In a unanimous, highly anticipated decision yesterday, the United States Supreme Court ruled in Alice Corp. v. CLS Bank that adding a computer implementation to an abstract idea does not make it patentable. The ruling could stave off future grants of wide-ranging patents commonly used by "patent trolls" to sue large numbers of businesses for infringement. It could also be used to invalidate similar, existing patents.
Here's a brief description of the patent at issue in the case, courtesy of the Electronic Frontier Foundation:
Alice Corp.'s patent claimed a form of escrowing that was well known. Called an "intermediated settlement," it allowed a third party to act as an intermediary by creating "shadow accounts" for parties, and only allowing transactions to go through if the "shadow account" showed the party had enough money. Oh—and it was done with a computer.
The plaintiff in the case, CLS Bank, had sued Alice Corporation, arguing that "the patent claims at issue [were] invalid, unenforceable, or not infringed." Alice Corp. then counter-sued for infringement, according to the Supreme Court's published ruling.
To reach its ruling, the Court determined that "intermediated settlement" is a "fundamental economic practice long prevalent in our system of commerce," drawing on its ruling in another patent case, Bilski v. Kappos, to make that determination. Both the patent in Bilski and the patent in this case are "abstract ideas" that cannot be patented, as they run afoul of Title 35 of the United States Code, Section 101, according to the Court. The critical determination in this case, though, was the Court's finding that implementing the intermediated settlement procedure on a computer "fail[s] to transform that abstract idea into a patent-eligible invention."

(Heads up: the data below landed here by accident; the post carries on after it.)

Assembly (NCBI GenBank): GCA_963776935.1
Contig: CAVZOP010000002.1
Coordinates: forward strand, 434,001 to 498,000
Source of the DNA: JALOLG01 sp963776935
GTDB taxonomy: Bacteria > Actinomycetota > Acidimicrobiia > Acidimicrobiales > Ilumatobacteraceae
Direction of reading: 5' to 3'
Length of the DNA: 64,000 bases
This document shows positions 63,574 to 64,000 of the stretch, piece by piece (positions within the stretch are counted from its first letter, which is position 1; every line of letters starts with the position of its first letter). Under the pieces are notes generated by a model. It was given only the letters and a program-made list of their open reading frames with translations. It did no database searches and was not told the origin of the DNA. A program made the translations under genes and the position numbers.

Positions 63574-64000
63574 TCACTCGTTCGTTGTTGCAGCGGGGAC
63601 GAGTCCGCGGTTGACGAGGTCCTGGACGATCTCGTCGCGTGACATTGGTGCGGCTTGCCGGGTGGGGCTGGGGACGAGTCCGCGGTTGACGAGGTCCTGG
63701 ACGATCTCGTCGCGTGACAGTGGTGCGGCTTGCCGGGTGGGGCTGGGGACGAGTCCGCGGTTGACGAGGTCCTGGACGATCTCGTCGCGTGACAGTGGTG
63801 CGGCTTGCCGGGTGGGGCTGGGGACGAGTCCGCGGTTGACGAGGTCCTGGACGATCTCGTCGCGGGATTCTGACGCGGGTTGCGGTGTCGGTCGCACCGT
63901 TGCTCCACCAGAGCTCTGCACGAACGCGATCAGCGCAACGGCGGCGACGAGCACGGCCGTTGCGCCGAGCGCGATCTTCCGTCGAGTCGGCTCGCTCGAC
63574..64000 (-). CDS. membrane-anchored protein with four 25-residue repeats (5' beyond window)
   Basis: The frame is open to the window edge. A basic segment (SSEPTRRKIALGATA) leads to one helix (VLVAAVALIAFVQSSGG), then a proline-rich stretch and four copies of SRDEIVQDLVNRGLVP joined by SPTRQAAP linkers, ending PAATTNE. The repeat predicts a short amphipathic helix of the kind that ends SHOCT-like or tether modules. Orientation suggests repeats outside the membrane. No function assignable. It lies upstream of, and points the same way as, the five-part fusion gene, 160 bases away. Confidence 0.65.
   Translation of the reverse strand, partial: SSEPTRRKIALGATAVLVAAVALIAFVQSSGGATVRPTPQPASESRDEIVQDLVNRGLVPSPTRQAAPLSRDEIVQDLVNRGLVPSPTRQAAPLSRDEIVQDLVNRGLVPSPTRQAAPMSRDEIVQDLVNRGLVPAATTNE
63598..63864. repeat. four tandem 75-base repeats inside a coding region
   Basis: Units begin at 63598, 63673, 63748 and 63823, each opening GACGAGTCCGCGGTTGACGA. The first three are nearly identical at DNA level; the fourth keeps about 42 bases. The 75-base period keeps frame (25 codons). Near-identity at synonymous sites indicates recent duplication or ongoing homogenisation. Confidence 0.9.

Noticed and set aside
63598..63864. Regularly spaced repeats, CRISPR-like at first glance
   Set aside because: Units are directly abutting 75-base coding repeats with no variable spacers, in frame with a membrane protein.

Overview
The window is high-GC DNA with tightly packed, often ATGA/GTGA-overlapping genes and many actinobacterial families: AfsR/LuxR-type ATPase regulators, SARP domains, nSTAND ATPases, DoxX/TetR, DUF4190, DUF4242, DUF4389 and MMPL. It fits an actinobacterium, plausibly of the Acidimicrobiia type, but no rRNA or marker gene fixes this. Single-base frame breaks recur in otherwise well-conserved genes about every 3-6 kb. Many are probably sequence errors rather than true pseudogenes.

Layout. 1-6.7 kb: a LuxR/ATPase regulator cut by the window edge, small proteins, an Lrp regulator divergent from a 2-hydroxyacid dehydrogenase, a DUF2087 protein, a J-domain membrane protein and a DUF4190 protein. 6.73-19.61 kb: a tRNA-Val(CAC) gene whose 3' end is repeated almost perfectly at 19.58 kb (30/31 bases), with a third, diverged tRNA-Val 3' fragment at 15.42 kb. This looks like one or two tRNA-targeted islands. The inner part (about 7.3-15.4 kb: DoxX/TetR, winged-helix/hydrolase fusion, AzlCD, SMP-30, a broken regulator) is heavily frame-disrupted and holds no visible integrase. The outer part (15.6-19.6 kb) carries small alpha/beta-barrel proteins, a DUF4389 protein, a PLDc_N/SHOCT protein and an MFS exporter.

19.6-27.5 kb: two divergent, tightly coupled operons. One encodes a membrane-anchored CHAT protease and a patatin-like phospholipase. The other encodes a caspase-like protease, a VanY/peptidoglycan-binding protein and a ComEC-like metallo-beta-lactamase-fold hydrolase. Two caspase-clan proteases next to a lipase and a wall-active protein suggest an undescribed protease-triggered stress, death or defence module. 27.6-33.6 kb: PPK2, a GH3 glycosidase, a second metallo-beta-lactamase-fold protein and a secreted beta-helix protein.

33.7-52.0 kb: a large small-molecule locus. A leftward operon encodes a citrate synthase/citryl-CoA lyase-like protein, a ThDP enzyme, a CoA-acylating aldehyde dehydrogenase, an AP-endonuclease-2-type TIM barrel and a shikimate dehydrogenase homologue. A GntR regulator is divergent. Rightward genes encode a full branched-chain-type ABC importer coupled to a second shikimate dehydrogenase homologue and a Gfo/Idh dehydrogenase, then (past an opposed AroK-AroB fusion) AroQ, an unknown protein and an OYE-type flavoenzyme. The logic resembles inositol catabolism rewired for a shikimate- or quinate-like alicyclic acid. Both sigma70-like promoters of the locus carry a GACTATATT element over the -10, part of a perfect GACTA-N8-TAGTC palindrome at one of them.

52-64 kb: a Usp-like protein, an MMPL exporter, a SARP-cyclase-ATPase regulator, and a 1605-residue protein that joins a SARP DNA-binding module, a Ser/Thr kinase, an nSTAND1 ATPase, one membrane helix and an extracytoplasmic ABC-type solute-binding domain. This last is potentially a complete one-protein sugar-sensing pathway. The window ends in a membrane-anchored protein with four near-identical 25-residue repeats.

The decision stopped short of invalidating software patents in general. According to Ars Technica, Microsoft and IBM won't suffer as a result of the ruling. Both companies hold huge numbers of software patents and filed amicus briefs in the case. The Court also didn't define precisely what an "abstract idea" might be in its ruling, so there's not a clear framework for establishing whether a patent is affected by this decision. EE Times spoke to patent attorney Jeffery Frazier, who commented that "people that draft applications are going to think around these lines and include language that sounds like there's an improvement made." For its part, the EFF believes that "many thousands of software patents—particularly the vague and overbroad patents so beloved by patent trolls—should be struck down under this standard."